While Scott toured Victoria lecturing on prison reform, Nesbitt was his constant companion, the pair even living together for a time in the Melbourne suburb of Fitzroy. When Scott suggested that the newly formed gang comprised of himself, Nesbitt and tearaways Gus Wernicke, Tom Rogan, Graham Bennett and Thomas Williams, head North for Sydney to find work, Nesbitt was all for it. It soon eventuated that the gang became desperate for supplies and turned to bushranging, Nesbitt acting as an important element in maintaining morale.

When the gang stuck up McGlede’s Station and were besieged by police, Nesbitt fought valiantly to defend his comrades and made the poor decision to attempt to create a diversion and enable Scott and the boys to escape. Firing like mad and running away from the homestead he caught the attention of the attacking police and was promptly shot dead. When Scott saw Nesbitt’s body after the gang were captured he broke down, weeping uncontrollably and kissing Nesbitt. While awaiting execution, Scott wrote a series of letters to Nesbitt’s mother and wore a ring woven from a lock of Nesbitt’s hair. The letters were never delivered.

Nesbitt was buried in Gundagai cemetery with Gus Wernicke and in 1995 Andrew Scott’s remains were removed from Rookwood cemetery and re-interred in Gundagai so that his final wish to share a grave with Nesbitt could be granted.

Spotlight: Scott (Moonlite) 

Wood engraving. From article: The Riverina Bushrangers. Australasian Sketcher, 22/11/1879

This somewhat imaginative etching of Captain Moonlite is quite detailed for the time. As technology did not exist to replicate photographs in print at the time,  artists employed by publications were given the task of dramatising events in illustrations or producing portraits of the key players based on descriptions or existing photographs. This is clearly based on a carte de visite of Andrew George Scott, but altered to make him look older and give him a more typically bushrangery beard to accompany an article about his capture.

Similar procedures were done at the time to create images of the Kelly Gang that were more in keeping with their bushranger status by giving the boys beards and moustaches. This practice both produced likenesses that would make it easier to identify the offenders and cemented the stereotypes of how bushrangers should look.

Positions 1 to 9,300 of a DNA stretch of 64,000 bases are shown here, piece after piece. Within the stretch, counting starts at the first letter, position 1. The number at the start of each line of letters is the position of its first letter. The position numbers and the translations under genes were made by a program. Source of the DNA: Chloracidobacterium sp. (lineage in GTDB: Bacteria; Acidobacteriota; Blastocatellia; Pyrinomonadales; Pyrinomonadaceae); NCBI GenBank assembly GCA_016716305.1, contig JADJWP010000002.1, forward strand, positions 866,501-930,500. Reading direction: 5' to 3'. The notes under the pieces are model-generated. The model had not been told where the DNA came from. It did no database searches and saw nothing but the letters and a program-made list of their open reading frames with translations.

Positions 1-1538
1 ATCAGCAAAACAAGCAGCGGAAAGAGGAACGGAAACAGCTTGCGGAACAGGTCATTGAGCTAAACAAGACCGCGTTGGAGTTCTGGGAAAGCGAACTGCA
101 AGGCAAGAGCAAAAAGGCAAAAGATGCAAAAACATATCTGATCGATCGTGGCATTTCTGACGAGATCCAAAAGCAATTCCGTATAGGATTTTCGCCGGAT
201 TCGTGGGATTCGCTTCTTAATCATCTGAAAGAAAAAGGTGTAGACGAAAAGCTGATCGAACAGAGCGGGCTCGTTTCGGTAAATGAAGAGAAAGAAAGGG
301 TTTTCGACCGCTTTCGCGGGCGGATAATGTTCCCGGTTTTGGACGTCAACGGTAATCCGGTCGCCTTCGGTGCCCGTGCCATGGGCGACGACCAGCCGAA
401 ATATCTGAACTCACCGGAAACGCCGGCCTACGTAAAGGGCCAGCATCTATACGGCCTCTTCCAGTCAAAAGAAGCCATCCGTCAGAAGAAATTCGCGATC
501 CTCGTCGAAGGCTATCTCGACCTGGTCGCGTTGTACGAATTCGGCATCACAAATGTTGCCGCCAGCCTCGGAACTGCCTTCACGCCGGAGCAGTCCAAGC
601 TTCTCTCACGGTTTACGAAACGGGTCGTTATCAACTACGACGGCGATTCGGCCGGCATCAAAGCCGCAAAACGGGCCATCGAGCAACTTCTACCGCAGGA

Earlier etchings of bushrangers relied almost exclusively on descriptions as obtaining photographs was nigh on impossible for the vast majority of bushrangers.

Spotlight: Ben Hall, the Bushranger.


This engraving of Ben Hall was published twenty days after his death. It appears to portray him as robust, heavier in build than he appears in existing photographs, and heavily bearded. The low-crowned hat and single button jacket he sports were popular in the early 1860s. It is possible this portrait is based on descriptions of Hall circa the time of his death combined with a now missing portrait of Hall that was taken in Melbourne when he was a squatter. 

Like most bushrangers, Hall never made it to a third decade of life, being gunned down remorselessly by police at the age of twenty seven. The harsh living conditions, poor diet, stress and bushy beards tended to make bushrangers look far older than they truly were. Their youth added to the glamour of the outlaws, but it was often difficult for settlers to comprehend how the criminal proportions of their exploits were being carried out by boys as young as thirteen or fourteen. 

Picture Credit: Calvert, Samuel, 1828-1913 artist. Wood engraving published in The illustrated Melbourne post. May 25, 1865. SLV Source ID: 1648449

Spotlight: “Thomas and John Clarke, bushrangers, from a photograph taken in Braidwood gaol”


Picture Credit: Dixson Library, State Library of New South Wales

In 1867 Thomas and John Clarke were the most wanted men in Australia. With a reward of £1000 for Thomas and £500 for John, the hunt was on for two of the most notorious bushrangers in New South Wales. After a long shoot-out in Braidwood on 27/04/1867, the villainous Clarke brothers surrendered to the police party led by Senior Constable Wright, shaking hands with their opponents as if at the cessation of a gentlemanly game of cricket. During the fracas Constable Walsh and the black tracker Sir Watkin Wynne had been wounded by the outlaws and John Clarke had suffered a gunshot wound to his arm.

On 28/05/67 the brothers were put on trial in Sydney to keep them away from sympathisers and found guilty of wounding Constable William Walsh with intent to murder and sentenced to death and removed to Darlinghurst Gaol. On 25/06/1867 Thomas and John Clarke were hanged in Darlinghurst Gaol. Their bodies were removed to Rookwood Cemetery and buried in the Roman Catholic section. In some opinions the Clarke brothers were the bloodiest bushrangers in history and their story will be covered in more depth in future posts.

According to the entry on the State Library of New South Wales website, “Photograph probably taken in the first week of May, before the Clarkes were shipped to Sydney. John Clarke wounded in left arm during capture.” Thus this image would date from before their trial.